What you’ll learn in this episode: How Flor de la Vida draws inspiration from Ecuador’s unique landscape and wildlife  How the company developed a partnership with local and international polo teams, and their process for designing a trophy for the World Polo Championship Why it was important for Jameson to work with recycled gold and ethically sourced gems Why a jewelry design that sells well in one market won’t always be popular in another What NFTs are, and how people are using blockchain technology to invest in jewelry About Jameson Murphy Jameson Murphy is co-founder and general manager of Flor de la Vida, a jewelry brand founded in 2014 and based in Quito, Ecuador. The company uses 3D technology and innovative techniques to create sustainable, handcrafted high jewelry and engagement and wedding rings. Flor de la Vida aims to reshape the business model of selling high jewelry and push the limits of e-commerce in Ecuador and worldwide.  Additional Resources: Website Instagram Photos: Transcript: Founded in 2014 with simple silver jewelry sold door-to-door, Flor de la Vida has grown into a global high jewelry brand that combines the inspiration of Ecuador’s natural landscape with cutting-edge design and e-commerce technology. Co-owner Jameson Murphy joined the Jewelry Journey Podcast to talk about how the company sources its materials ethically; why Flor de la Vida partnered with the Polo World Championship; and how blockchain technology is changing the way people buy and invest in jewelry. Read the episode transcript here. Sharon: How does the fact that you’re in Ecuador influence your designs? It’s interesting to me. In my questions, I’ve mentioned the Southwest. Everybody talks about the light, or in Iceland, they talk about certain aspects of the country. What does Ecuador have to offer that’s different? Jameson: Our main product we sell here is engagement rings and wedding rings. We have a showroom here in Quito which we sustain ourselves with, selling and doing this. We also have the vision for luxury jewelry with this Galapagos line. We’ve been inspired by designs that are popular in the US for engagement rings. We’ve tried to work with that style, and it doesn’t always work. I speak with my wife and say, “Hey, what’s going on here?” and she says, “Well, it’s a Latin American group. They have different interests.” You have to market it differently. You can’t just go to a website in the U.S. and say, “Hey, I’m going to take some pictures that look similar to these pictures that work for them.” You need to work with the culture a little bit more. There are designs that are more interesting to the people here that I wouldn’t have thought would be good sellers. Some of our best models have been things I would not have thought would have been. Sharon: Such as? Can you give an example? Jameson: Our top engagement ring, the sides are braided with really small, one-millimeter diamonds, and then there’s a central diamond on top. Another design we thought to put in there, and it turned out to be the best design, was something I wouldn’t have imaged. It’s not something very specific, but I’m saying the customers here are drawn to that. It’s something that must be cultural. Sharon: If I went to Argentina and looked at jewelry, is there something that makes your jewelry specifically Ecuadorean in a sense? Jameson: Specifically this Galapagos line that just came out. We have the Galapagos, but we also have some of the mountains here. We would also love to get into the Amazon. We have a unique country here. We have the Amazon. We have the Andes. We have the coast and the Galapagos. There’s a lot of physical area that’s good for inspiring. We haven’t gotten into the Amazon yet, but we’d love to do work with that as well. For the moment, the inspiration has been the Galapagos, which has been this line we just came out with. Sharon: In your mind, when you think about the future and the Amazon, are you thinking of crocodiles, alligators? Jameson: There’s so much opportunity. I love the colors and the gems, so I’m thinking of frogs, jaguars, all kinds of interesting jewelry that I would love to do for the next line. Sharon: I guess my question is, I’m somebody who knows very little about Latin America. I’ve been to Argentina; that’s about it. If I come to Ecuador and look at your jewelry and then I go to Brazil, am I going to see a difference in the design and say, “Ah, that reflects that mountains of Ecuador”? What am I going to see that’s different? Jameson: Well, if we talk specifically about the line I’m making, this is unique to Ecuador. One of the largest mountains in Ecuador is Chimborazo. It’s actually the highest mountain if you’re judging it from the center of the earth, due to the bulge of the planet. It’s the farthest from the center of the earth. This is Chimborazo. We made a pendant that’s based on the 3D model of this mountain, and we have a sun that’s setting behind the mountains. This is a really unique pendant. This is something that’s unique to Ecuador, and also the wildlife we’re making the pieces of as well. Sharon: Do you find that people who are travelling or tourists are drawn to this mountain pendant because it’s a reminder? Who is drawn to that? Jameson: Yes, since we started, we’ve always wanted our jewelry to be meaningful. We understand that this is part of the magic jewelry has. People have an engagement ring and they remember the moment; they remember the feeling. There’s so much connected to it or a pendant. If it was a gift, they remember when they got it, where it came from, and they carry that with themselves. We want this to be the same for people who are visiting Ecuador. Thanks to this event we’re doing with polo, we’re preparing ourselves for the people who come here to take something back home from this event, the polo players, something to give to their wives. We’re also going to be offering it in the cruise, so they’ll remember that. It’ll be something that’s meaningful. They’ll remember the whole event, their trip to Ecuador, the polo, that it was a gift. We want to incorporate all of this and have it represent this meaning to the people. Sharon: If you put the polo aside, do you think your customers see meaning in the jewelry you’re doing that says, “Oh, this is uniquely Ecuadorean,” or “I wouldn’t find this in Colombia”? Is there something that’s a little different? I’m just trying to understand if there is some differentiation. You’re talking to somebody who’s so naïve about the geography and that culture. Jameson: Sure, the wildlife is unique, the wildlife in the Galapagos. We also made a sea iguana. In the Galapagos, they have the only sea iguana that exists. Sharon: Oh, a sea iguana, really? Jameson: It goes into the water and eats algae, and then it comes back out and dries out on the land. It’s the only iguana in the world that actually goes out to sea. So, we took an image of this. We made a really elaborate iguana, and he’s holding a big tanzanite. We wanted to create a link with Africa, where these gems are coming from, and the Galapagos. He has studded emeralds going down his back, so it’s a really beautiful piece and it’s unique. This is absolutely Ecuadorean. You wouldn’t think of Colombia or anywhere else, because this is the only place in the world where you can find this animal. Sharon: That’s interesting, a sea iguana. Has this been a popular item? I realize it’s a high-end item from what you’re describing. Do people say, “Oh, this is something I should have in my shop because I have people who will want something like this”?  Jameson: The sea iguana is actually the piece that has gotten the most attention. I reached out to some other polo groups thinking, “I’m in this world. I’m going to take advantage of it to see what I can what I do with it.” There’s another owner of a polo group and she said, “Wow! I want to make a trophy also. I’m not even thinking of doing it in Ecuador. I want to make a trophy out of a sea iguana.” She wanted to do it, and she actually used the image of the jewelry I sent her as her WhatsApp image for a couple of days, just showing her friends and letting everyone know about this image she loves. I believe she’s probably going to be the first customer for this piece, hopefully.  Sharon: I hope that comes to pass. This is really talking about niche marketing here, the niche of the polo group. In five or 10 years, we’re going to talk and you’re going to be the polo jeweler, in a sense. Jameson: That would be great. That would be a great spot to be for lovely jewelry. Sharon: Oh, sure. Jameson: You need a client who can afford a piece like this. Polo is definitely known to have high-net-worth attendees to a game like this. Sharon: Where else are they playing this in Latin America, this sport? Jameson: Where else are they playing polo? Sharon: Yes. Jameson: Like I mentioned before, I know it’s really big in Argentina. They do horse breeding. They do their own tournaments and everything, so it’s definitely very important in Argentina. I couldn’t say how important it is in other places in South America. Sharon: Would there be resistance with an Argentine team saying, “You’re from Ecuador. Why do we want something made by people in Ecuador or designed by people in Ecuador?” Would there be barriers in terms of the culture or somebody saying, “We’ll do our own”? Jameson: For the jewelry do you mean? Sharon: Yeah. Jameson: It would have to be meaningful to them. If I say, “Hey, check out this sea iguana. Would you like to buy this?” and if it’s not meaningful to them, if they’re not doing an event in Ecuador, if they’ve never visited Ecuador and they don’t think about coming to Ecuador, it’s certainly not going to be interesting to them. They’ll say, “Hey, it’s interesting, but what am I going to do with it?” That’s definitely a barrier. So, you need people that see meaning in this as well. I need to find them. Like I mentioned, the people that are running this event, they have a cruise line that goes from the coast of Ecuador out to the Galapagos, so, I can also do marketing on the cruise line. This is an opportunity because this means I’m reaching people that see deep meaning in Ecuador. They’re here visiting with their family. They’re here with their wives, their husbands, and this is a meaningful moment for them, so yes, they are interested in this. That’s a great way to reach them. Just like you mentioned, if I show it to everybody, they could say, “Hey, it’s interesting, but I’m not planning on visiting Ecuador. I’ve never been in that corner, so it wouldn’t be that interesting for me.” Sharon: It’s interesting to me, because talking to different makers, jewelers, I don’t hear a lot about finding your niche. It’s so important that you’re being very targeted. Your money goes a lot further, and it’s so much easier to find your market. Jameson: Right. Sharon: In your background, you mentioned e-commerce and blockchain. How does that play into what you’re doing in terms of selling your jewelry? Jameson: Blockchain is something that’s very interesting. This is something I’ve been interested in for a long time. About six years ago, Bitcoin came out—I don’t how long ago—but it’s something that’s always been interesting to me. I’ve followed it; I’ve investigated it; I’ve spent a lot of time looking into it. I’ve never actually had something to do with it. It’s just been something I love investigating about the economy and I find interesting. Blockchain, based on cryptocurrencies, is something I found interesting, so I thought, “How am I going to link this to jewelry?” Have you ever heard of an NFT? Sharon: I’ve heard of it, but is it possible to briefly and succinctly—because I know it’s such a complicated area—explain the blockchain and NFTs, which is very important in jewelry? Jameson: Sure, an NFT is a non-fungible token. It’s a very specific name, but basically it’s a digital item that is unique, and you know it’s unique because it’s backed by the blockchain. A blockchain is something that is non-centralized that can safely record information. You know the information is correct because it’s not produced by anybody; it’s actually produced by everybody in some way. We could say it like this. So, an NFT is a digital file that’s unique, and you know it’s unique because it is linked to the blockchain.  To give an example, there’s a business that’s selling diamonds as NFTs. For the jewelry industry, it’s easier to understand how this could be useful. There’s a business called Icecap Diamonds and they sell NFTs. I can go online and if I have a cryptocurrency—I need Ethereum, specifically—I can buy one of these diamonds. So, I buy it and what do they send? They send a digital copy of this diamond. What can I do with this? I could sell this to another person. Now, I need to know there’s actually a physical diamond related to this, so this is important: I need to trust this business, that not just anybody is selling me an image of a diamond. It needs to be a trustworthy business, but I can buy this diamond, and this is an investment.  I have a digital image; I have it my cryptocurrency wallet. I can sell this to somebody else if they’re interested, or I can burn this image. This one of the terms. If I burn this, in a sense I’m going to be canceling it, and then they send me the diamond physically. If I actually want the diamond physically, they can give it to me. I can have it in my stock; I could use it as an investment. These are specifically investment-created diamonds. If I had it physically, any time I want to have my NFT again, I want to sell it or I want to have my digital backing of this diamond, I send it back to them. They check it out and make sure this is the same diamond, that there’s no damage or anything, and they reactivate my NFT so I have it again. They have it in their safe. It’s in their bank, in their vault, and then I have this digital image or file showing that I have this. It’s just an interesting way of investing. They’re using this towards people that are investing. That want to diversify their portfolios. They can easily buy a diamond and sell it to other people or have the diamond and buy it back.   I wanted to do something similar myself, so I was thinking, “How can I do this? How can I do an NFT with jewelry?” Reaching out to another polo group, I got in contact with another owner of a major league polo group in the United States. I saw in the news that she was doing an NFT deal with polo players and making NFTs of polo players. This is basically like trading cards, you could say. They have value because you know that there’s only one or 10 of them, and you know exactly how many and you know who produced it. If we’re talking about baseball cards, you know it’s an official baseball card and you know there are only 10 in circulation, and that gives it value. An NFT has something similar. If I make cards of the best polo players and I only make one or ten of them, then it has a value of whatever value people give it knowing it’s unique.  I saw that she was a doing a big deal and she just got a big contract with this for players, so I reached out and said, “Hey, I’m making this jewelry. Would you be interested in doing some trophies or NFTs?” She was thrilled, and we actually just got a contract. I’m going to be doing an NFT jewelry line with her. This is exciting. This is digital jewelry, but it’s also exchangeable—there’s a better word for it—meaning that if they burn the image, I send them the piece of jewelry. If they send it back to me or we destroy this NFT, then I send them the physical piece of jewelry or they can have the image, which represents a piece of jewelry they can have any time or sell. Someone else could buy it. They can trade this with other people. The jewelry is based on a mascot for this polo league, which is a unicorn. It’s a unicorn that we made, and it has a gem in its belly. This is the image. People can buy this, and if they want this necklace, they let us know. They exchange the NFT for the necklace, or they can hold onto it or trade it to other people if they want. Sharon: So, if I’m a member of the league, she sends out a catalogue with T-shirts and keychains and a picture of your unicorn with the gem, and then I say, “Oh, I really like that.” Is it the same price? Would I pay the same amount for this image as I am for the gem? Jameson: Yes, you pay the full price. If you want the piece of jewelry, then you have to exchange the image for the jewelry, or you can just have the image that’s tradeable so anybody else could buy it from them. From the blockchain we will know who the owner is. You can see who has always been the owner from the creator, so whoever the owner is can say at any moment, “I would like to now have this necklace,” and then you produce it and send it to them. Sharon: When you say “you,” will you be producing it? Jameson: I will be producing it, yes. Sharon: Do you have to have it in stock in case people want them? Jameson: No, that’s one of the exciting pieces. We could sell potentially hundreds of these and not have to make them until somebody requests it. That’s an interesting aspect. Sharon: But you have to know how to make it, right? Jameson: Absolutely, yes. We have tested; we have everything ready. We know we can make it.  Sharon: Wow! Do people pay with Bitcoin? Do they pay for these with Bitcoin, or can I send you a check or an electronic transfer? How do people pay? Jameson: We’re just doing press for it right now. Last week we launched it. We’re getting people excited about it. We’re creating hype, so it’s not for sale yet. Depending on the platform we put it on—because there are a lot of different platforms, websites that offer NFTs. Some you can only pay in cryptocurrencies; others you can pay with a credit card, and they convert it because it has to be related to the blockchain at some point. We don’t have it defined. It’s probably going to be in cryptocurrency first. Sharon: When you say the blockchain--I don’t know how many times I’ve tried to understand this—the blockchain, can you explain how that fits into all of this? The blockchain, is that the cryptocurrency? Is that the different kinds of cryptocurrency that makes up a blockchain?   Jameson: Sure, I could clear this up a little bit. Specifically, I have studied Bitcoin. There are so many cryptocurrencies we now have. They all have something unique to them, which is exciting. They’re different. They’re not just a copy of Bitcoin, although some are and they just put a different name on it. Basically, a blockchain is a ledger that is confirmed by no one. Let’s say I have a ledger; I have a back account that says I have $100 and you have $100 in your bank account. I send you $100, and who confirms that I sent you the $100? We need the bank. We need a bank that says, “O.K., Jamie really had $100 and he really sent Sharon $100 and she really accepted $100.” We need somebody in between us to verify that this transaction has taken place. Blockchain is a technology that uses cryptography to be able to confirm that I have $100 or 100 Bitcoin and I sent it. This cryptography confirms that I really have $100 or 100 Bitcoin. Sharon: What’s this cryptography? Jameson: This is complicated. I don’t know it in the depth that I should, but cryptography means there’s a whole impressive algorithm that confirms that I actually have this, that I actually sent it. Let’s start from there, because later I’ll explain exactly how it’s interesting as well. This digital surveyor, let’s say, confirms that I have this, that I’m sending it to you, and that I’m not sending it to two people at once, because I could try to send—like I have a hundred Bitcoins, so I’m going to send a hundred to one person and I’m also going to send a hundred to my brother, but it’s the same hundred Bitcoin and I’m trying to cheat the system. This is impossible. This won’t happen because the cryptography says it can only go one place. I could possibly trick the system for a little bit of time, but because it’s a blockchain and every block of it is connected to the next, there are so many computers that are confirming this at once that I wouldn’t be able to trick the system for very long. Let’s go into what these computers are doing. Have you ever heard of someone who mines cryptocurrency or mines Bitcoin? Sharon: No, you’re talking to somebody who knows very little. I’m working in cash. But people mine this stuff, did you say? Jameson: I’m almost done. I understand that this is a pretty far-out topic, but it’s actually related to the jewelry, so I can bring it around. When somebody is mining cryptocurrency, you basically turn on your computer and you use your computer to look at a whole bunch of numbers. If you can look at the numbers fast, if you have a really big computer and you’re reviewing these numbers, which is checking the cryptography—you don’t know what you’re checking; you’re just reviewing that the cryptography is correct. What you’re doing is confirming the transactions people make.  There are millions of people right now, at this moment, who are mining cryptocurrencies. They turn on their computers and they link them to a centralized place where you’re confirming all of these transactions. You don’t know whose transaction you’re confirming. You have no idea what you’re doing, but your computer is checking that the cryptography is correct. Why would anybody do this? Because cryptocurrencies reward you if you solve the transaction. You found out the transaction is correct. You don’t know whose it is or where it is, but you solved it. Your computer found the bits, the numbers that link together, so then you earn Bitcoin. The Bitcoin itself produces and sends you Bitcoin, so nobody sent it to you. You don’t know whose transaction you solved, but you solved it; you solved it with cryptography, so there’s no third party. You’re solving everybody’s transaction, so it’s decentralized.  Sharon: I’ve seen several sites where people say, “We accept Bitcoin.” Have people paid you in Bitcoin for things? Jameson: A few, yes. Sharon: Has that been something you’re comfortable with, in terms of giving somebody a piece of jewelry and they give you Bitcoin? Jameson: Like I mentioned, we’ve come a long way from when we started, just making some artisanal silver jewelry. It was a limit that I had. We had a customer who reached out to us. She was a South African customer. She said, “Hey, I’d like to buy some jewelry, but I’d like to pay you in Bitcoins.” This was the first time. I said, “O.K., I’ve got to figure out what it is. If I don’t know what this is, how am I going to accept it? And if I don’t know what it is, I’m limiting myself.” I wanted to look into it; I wanted to know. I found it really interesting and I found out everything I could. I say, “Well, it’s currency.” If somebody sends you Bitcoin, it’s not that hard to go on a platform and turn it into US dollars and deposit it in your bank account. It’s really simple, actually. There’s a lot of resistance because people don’t know what it is, but it’s not that difficult to turn it back into US dollars. Sharon: That’s very interesting. There was so much resistance among dealers just going online until Covid. For years, I was trying to encourage friends who are dealers or in the business to go online, do your website, and nobody did it until there was nowhere else to sell your stuff with Covid. Anyway, is it Jamie? I know you said Jameson, but you go by Jamie.  Jameson: I used to go by Jamie, yes. Sharon: Thank you so much for being with us today. This is really interesting. You’re going to become the expert and people are going to be coming to you and saying, “How do I do this with Bitcoin?” Jameson: I’m glad to talk. Sharon: Thank you so much. It’s greatly appreciated. Jameson: Thank you so much, Sharon. Thanks for having me here. We will have images posted on the website. You can find us wherever you download your podcasts, and please rate us. Please join us next time, when our guest will be another jewelry industry professional who will share their experience and expertise. Thank you so much for listening. Thank you again for listening. Please leave us a rating and review so we can help others start their own jewelry journey.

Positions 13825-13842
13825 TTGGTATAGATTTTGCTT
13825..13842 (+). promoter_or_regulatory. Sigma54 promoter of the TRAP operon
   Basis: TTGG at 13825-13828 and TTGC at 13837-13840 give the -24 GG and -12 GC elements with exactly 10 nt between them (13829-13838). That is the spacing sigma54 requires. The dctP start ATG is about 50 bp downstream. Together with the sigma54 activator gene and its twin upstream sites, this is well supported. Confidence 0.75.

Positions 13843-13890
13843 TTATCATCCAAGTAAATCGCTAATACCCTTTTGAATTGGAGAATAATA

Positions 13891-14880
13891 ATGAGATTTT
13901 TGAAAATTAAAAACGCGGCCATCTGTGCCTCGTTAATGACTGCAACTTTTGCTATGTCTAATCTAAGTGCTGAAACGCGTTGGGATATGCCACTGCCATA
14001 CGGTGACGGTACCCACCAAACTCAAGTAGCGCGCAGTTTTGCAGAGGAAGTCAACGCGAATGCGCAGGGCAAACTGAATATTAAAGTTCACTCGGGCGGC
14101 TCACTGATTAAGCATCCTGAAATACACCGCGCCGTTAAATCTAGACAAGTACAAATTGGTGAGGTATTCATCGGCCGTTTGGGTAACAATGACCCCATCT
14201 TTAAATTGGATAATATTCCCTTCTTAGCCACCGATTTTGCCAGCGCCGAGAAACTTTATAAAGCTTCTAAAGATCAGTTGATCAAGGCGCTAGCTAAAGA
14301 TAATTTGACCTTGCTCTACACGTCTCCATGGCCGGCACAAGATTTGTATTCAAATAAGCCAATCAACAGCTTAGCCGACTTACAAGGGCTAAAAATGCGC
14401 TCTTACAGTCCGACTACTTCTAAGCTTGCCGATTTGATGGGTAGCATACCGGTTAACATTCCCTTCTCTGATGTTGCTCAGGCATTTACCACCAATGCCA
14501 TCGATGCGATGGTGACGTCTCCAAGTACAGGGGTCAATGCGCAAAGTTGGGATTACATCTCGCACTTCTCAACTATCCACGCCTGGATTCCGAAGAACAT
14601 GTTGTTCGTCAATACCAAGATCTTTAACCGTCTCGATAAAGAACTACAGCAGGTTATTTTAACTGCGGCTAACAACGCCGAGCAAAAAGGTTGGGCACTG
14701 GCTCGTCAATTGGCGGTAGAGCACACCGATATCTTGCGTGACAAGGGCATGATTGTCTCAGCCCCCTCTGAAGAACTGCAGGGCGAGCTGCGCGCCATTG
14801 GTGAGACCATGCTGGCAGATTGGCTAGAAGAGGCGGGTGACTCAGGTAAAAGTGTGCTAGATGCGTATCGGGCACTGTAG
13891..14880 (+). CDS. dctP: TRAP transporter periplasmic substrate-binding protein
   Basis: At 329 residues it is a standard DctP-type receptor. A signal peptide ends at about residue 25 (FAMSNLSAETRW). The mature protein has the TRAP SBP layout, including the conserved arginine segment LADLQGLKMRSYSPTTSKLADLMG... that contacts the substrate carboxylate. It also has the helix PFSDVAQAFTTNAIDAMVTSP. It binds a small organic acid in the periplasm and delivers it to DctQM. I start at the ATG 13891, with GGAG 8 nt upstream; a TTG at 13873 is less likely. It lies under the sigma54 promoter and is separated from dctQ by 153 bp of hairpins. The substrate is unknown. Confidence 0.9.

• Jewelry Journey Podcast podcast